Richard Joseph HIRSCHFIELD, Petitioner-Appellant, v. Alice PAYNE, Respondent-Appellee.
In this habeas corpus appeal, we must decide whether a criminal defendant's motions to represent himself at trial in state court were improperly denied.
Richard Joseph Hirschfield was convicted of first-degree rape of a child and first-degree child molestation in the Superior Court for King County, Washington, on May 30, 1997. Evidence at trial suggested that he molested two girls, aged nine and ten respectively, at a public swimming pool. As the details of the evidence against Hirschfield are not relevant to our decision in this case, we do not elaborate them here.
Before that trial began, at a hearing before Superior Court Judge Schindler on April 7, 1997, Hirschfield moved to discharge his court-appointed attorney and to represent himself. At that time his trial was officially set to begin the following day, although there had already been some discussion between the trial judge and the attorneys suggesting that the trial would have to be postponed for unrelated scheduling reasons. Hirschfield argued to Judge Schindler that proceeding pro se was “the only way that I'm going to get the defense that I require, an effective defense.” He suggested that his attorney had not sufficiently investigated the case and that Hirschfield had not been provided with the discovery evidence and full transcripts of proceedings that he desired. He stated that “this is not a stalling tactic” and that “it may be true that every time that I have asked for a new attorney it's been close to trial, but that is simply because every time ․ I would be waiving all of this time [i.e., waiving his right to a speedy trial] and then I would not get the results.” He stated that “I don't enjoy being in jail. I would like to get this over as quickly as possible.” Hirschfield had previously had several different attorneys, including at least two who ceased to represent him because of his request for new counsel. Judge Schindler denied his motion on the ground that Hirschfield was engaged in “an objective ․ pattern of delay and manipulation of the system to either get a new attorney or to otherwise avoid going to trial.”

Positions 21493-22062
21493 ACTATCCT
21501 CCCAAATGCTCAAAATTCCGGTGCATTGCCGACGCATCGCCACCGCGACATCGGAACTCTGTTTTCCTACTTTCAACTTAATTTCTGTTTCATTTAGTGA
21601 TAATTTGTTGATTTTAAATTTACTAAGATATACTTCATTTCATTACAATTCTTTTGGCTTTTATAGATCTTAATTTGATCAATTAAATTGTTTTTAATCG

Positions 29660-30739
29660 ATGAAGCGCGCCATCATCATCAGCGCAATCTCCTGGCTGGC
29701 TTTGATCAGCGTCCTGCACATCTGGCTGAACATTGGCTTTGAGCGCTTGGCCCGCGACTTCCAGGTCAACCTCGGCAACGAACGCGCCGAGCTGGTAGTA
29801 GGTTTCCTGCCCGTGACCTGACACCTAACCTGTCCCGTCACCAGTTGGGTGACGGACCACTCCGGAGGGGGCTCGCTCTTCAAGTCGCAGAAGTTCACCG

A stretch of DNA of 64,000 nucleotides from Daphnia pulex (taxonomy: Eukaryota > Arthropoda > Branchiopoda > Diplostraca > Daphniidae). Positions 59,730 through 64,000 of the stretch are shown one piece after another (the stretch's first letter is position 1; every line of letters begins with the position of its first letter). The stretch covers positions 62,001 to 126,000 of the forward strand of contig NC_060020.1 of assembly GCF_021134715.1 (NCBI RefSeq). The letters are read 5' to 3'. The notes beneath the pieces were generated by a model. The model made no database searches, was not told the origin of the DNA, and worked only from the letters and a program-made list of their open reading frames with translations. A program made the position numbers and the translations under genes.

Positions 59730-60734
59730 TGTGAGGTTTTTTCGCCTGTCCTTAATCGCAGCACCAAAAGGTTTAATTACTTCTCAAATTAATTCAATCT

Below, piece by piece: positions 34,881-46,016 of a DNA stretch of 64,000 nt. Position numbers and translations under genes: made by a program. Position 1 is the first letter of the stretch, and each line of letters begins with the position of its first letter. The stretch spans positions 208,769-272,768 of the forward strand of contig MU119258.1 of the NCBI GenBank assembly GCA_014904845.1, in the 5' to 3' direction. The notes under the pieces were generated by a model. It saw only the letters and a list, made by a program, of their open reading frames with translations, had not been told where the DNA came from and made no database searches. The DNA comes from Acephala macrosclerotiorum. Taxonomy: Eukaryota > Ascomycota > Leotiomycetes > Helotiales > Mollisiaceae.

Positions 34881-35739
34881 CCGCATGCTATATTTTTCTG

Trial still had not yet begun on April 24, 1997, when in a hearing before Superior Court Judge Ishikawa, who eventually presided over the trial, Hirschfield again asked to represent himself. During a forty-five-minute colloquy with Judge Ishikawa, Hirschfield continued to describe his dissatisfaction with his present counsel. Judge Ishikawa did not discuss the subject of intentional delay with Hirschfield and it does not appear that he was aware of the basis for Judge Schindler's earlier ruling. Instead, he noted Hirschfield's lack of understanding of, in Hirschfield's own words, “legal procedures and technicalities,” and noted that “that's one of the things that a person who is going to represent himself has to know or should be aware of.” Judge Ishikawa denied the April 24 motion to act pro se and stated: “I am reaffirming that which has already been determined by previous decisions in this case.”